Emerg Microbes Infect. 2020 Nov 16:1-28. doi: 10.1080/22221751.2020.1852058. Online ahead of print.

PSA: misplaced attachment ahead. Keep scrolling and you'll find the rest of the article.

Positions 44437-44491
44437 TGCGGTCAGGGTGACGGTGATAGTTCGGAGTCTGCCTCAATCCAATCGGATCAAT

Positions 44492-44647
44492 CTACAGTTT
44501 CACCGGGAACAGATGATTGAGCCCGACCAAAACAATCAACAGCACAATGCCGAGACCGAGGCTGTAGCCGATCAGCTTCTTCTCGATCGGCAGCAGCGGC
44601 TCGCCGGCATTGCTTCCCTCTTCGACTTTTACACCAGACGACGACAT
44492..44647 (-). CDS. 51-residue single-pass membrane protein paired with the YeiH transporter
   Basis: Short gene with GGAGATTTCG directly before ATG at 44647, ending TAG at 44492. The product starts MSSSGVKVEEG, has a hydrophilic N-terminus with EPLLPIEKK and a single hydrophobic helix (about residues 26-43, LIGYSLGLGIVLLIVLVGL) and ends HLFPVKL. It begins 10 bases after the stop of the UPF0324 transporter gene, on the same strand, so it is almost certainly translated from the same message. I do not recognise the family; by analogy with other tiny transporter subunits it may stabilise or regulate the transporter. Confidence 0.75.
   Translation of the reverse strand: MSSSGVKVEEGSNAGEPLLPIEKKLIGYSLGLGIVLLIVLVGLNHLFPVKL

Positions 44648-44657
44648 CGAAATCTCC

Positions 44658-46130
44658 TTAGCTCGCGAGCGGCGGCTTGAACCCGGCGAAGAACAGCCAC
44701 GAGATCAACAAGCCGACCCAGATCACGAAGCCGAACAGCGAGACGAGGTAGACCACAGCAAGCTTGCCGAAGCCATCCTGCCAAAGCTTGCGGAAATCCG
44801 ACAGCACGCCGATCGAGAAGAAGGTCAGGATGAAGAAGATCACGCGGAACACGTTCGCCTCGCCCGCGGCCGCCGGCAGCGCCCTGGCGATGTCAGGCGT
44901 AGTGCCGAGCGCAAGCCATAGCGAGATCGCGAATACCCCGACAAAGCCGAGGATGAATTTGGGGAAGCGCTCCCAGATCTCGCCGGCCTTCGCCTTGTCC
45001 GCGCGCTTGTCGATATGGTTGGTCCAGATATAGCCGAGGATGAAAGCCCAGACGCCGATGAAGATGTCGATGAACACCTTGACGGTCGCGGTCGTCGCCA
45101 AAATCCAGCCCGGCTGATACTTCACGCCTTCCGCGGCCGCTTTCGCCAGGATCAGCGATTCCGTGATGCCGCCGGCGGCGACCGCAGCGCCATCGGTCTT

Following acute infection, individuals with coronavirus disease 2019 (COVID-19) may still shed severe acute respiratory syndrome coronavirus 2 (SARS-CoV-2) RNA. However, limited information is available regarding the active shedding period or whether infectious virus is also shed. Here, we monitored the clinical characteristics and virological features of 38 patients with COVID-19 (long-term carriers) who recovered from the acute disease, but still shed viral RNA for over 3 months. The median carrying history of the long-term carriers was 92 days after the first admission, and the longest carrying history was 118 days. Negative and positive viral RNA-shedding fluctuations were observed. Long-term carriers were mostly elderly people (65 years old, median age) with a history of mild infection. Infectious SARS-CoV-2 RNA was isolated from the respiratory tract (sputum), where high viral RNA and protein levels were found. Real-time polymerase chain reaction experiments showed that the viral load in long-term carriers was significantly lower (median cycle threshold [Ct] = 32) than in patients with acute infection (median Ct = 27). All nine full-length genomes of samples obtained in March-April 2020 matched early viral clades circulating in January-February 2020, suggesting that these patients persistently carried SARS-CoV-2 and were not re-infected. IgM and IgG antibodies and neutralizing-antibody profiles were similar between long-term carriers and recovered patients with similar disease courses. In summary, although patients with COVID-19 generated neutralizing antibodies, they may still shed infectious SARS-CoV-2 for over 3 months. These data imply that patients should be monitored after discharge to control future outbreaks.